March 25, 2011

Tutorial: Saratoga Chic

For the latest round of the [3x6] Sampler Quilt Mini-bee, I really felt like making some sort of nine patch variation. I was noticing a lot of pinwheel and star type blocks, and I wanted to deviate from that, while keeping the look neat and traditional.

I've always admired the tidy look of the Burgoyne Surrounded block, but I'd never tried one, for a couple of reasons. For one thing, it seems to use a ton of white, which isn't ideal for stash-busting, and I like sending off colorful bee blocks. For another, I've never seen instructions for a Burgoyne Surrounded block that was less than 15 inches square - not ideal for a bee, or even just your average sampler quilt made up of 12-inch blocks.

Still, it caught my eye again when I was flipping through my invaluable block-a-day calendar, and I got the idea to reduce it down to a nine patch-centric design, replacing the largest white pieces with a vibrant print.

Here's the block I made for Mona:

I think the orange dotty sections add a lot of life, letting the center unit and the white bits really pop. Since "Burgoyne Surrounded" is named for what happened at the Battle of Saratoga, I think I'll call this variation "Saratoga Chic."

To make a Saratoga Chic block in three fabrics, start by cutting a 1.5-inch strip from a 45-inch wide cut of white fabric. Trim selvedges, then cut:

1 strip, 12 inches long
2 strips, 6 inches long
4 strips, 3 inches long

From your central focus fabric (I'm obviously using red) cut another 1.5-inch strip the entire width of the fabric, then cut that down to:

2 strips, 12 inches long
1 strip, 6 inches long
1 square, 1.5 inches

You'll also need to cut 4 3-inch squares from the same fabric.

Finally, for the aforementioned side bits, cut four rectangles from a fun print.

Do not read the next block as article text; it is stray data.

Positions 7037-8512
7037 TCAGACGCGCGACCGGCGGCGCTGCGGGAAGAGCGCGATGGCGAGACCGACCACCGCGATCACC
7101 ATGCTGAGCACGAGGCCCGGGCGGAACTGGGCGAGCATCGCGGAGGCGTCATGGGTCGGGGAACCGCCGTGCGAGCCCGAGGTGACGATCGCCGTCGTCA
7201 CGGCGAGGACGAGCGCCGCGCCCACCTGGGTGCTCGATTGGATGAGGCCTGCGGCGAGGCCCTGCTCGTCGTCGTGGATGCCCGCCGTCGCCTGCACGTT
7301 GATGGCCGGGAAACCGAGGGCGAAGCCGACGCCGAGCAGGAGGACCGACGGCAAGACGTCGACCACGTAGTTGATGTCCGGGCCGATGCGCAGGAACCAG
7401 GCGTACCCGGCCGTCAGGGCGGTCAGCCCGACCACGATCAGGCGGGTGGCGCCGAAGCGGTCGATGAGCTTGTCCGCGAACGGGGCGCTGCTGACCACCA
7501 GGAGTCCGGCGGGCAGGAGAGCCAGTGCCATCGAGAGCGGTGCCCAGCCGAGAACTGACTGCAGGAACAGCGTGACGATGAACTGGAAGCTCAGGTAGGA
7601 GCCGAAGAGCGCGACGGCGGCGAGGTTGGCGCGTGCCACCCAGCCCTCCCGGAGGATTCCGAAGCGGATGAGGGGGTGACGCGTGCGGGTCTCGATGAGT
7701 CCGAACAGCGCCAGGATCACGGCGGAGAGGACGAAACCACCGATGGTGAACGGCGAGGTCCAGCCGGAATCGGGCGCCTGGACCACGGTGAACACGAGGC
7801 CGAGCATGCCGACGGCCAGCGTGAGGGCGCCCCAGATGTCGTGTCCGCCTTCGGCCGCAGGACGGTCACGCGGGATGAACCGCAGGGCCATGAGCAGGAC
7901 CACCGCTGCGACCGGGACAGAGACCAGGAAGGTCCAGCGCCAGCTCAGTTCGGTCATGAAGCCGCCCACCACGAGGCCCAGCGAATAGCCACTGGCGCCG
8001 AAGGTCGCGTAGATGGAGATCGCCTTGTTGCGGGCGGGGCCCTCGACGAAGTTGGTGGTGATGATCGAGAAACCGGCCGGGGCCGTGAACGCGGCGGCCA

These should measure 3.5 inches x 6.5 inches.

To construct the center unit of the block, join 2 of the 3-inch squares with a 1.5" x 3" rectangle. Repeat. Join the remaining 1.5" x 3" rectangles to either side of the tiny 1.5" square.

Look! It's the beginning of a nine patch variation! Press seams and sew these strips together to make your center unit.

For the bitty nine patches, take your longer strips and sew them in sets of three, with colors alternating, like so:

(You can see that I cut some of my strips a little long, because I like a bit of wiggle room.)

Now, slice each strip set into 1.5-inch long segments.

The short (6") set will yield 4 nine patch "middles." The long (12") set will yield 8 "sides."

You know what to do next:

Few things are as life affirming as a teeny, tiny, nine patch. Make one for each corner, then grab all your pieces, sewn and not, for the final layout.

See where we're going with this? The most crucial thing at this point is to trim, trim, trim. I use scant 1/4" seams when piecing, so my nine patches tend to be a little large. They won't fit perfectly with the striped rectangles unless the corner patches are 3.5", and the center unit is a perfect 6.5" square.

Now, join everything together, and admire!

A couple of notes:
  • I started with 45-inch wide fabric each time, because that's what was most efficient for me, but this can certainly be made from shorter cuts. The 12" strip set, for example, could be two identical 6" strip sets. Nine patches can also be pieced from individual 1.5" squares, if you're so inclined.
  • I know I keep talking up using a cute print for the background, but I'm also quite fond of the block I made for Sudi-Laura, using a pale grey solid. Notice the nine patches and the center unit are made from different red prints - you can really get as scrappy as you want with this.
  • One of my favorite things about making this block was that it felt like a really efficient use of fabric. With no triangles or wonkiness, I wasn't tossing out any excess, and that felt like a real plus for me. I can see making a scrap quilt from this pattern, with the white pieces (shown in the first cutting photo) as the unifying element. Since one 1.5" wide strip of fabric = one 12" block, a yard of fabric would yield 24 blocks, which is a large throw, or a good start on a twin quilt.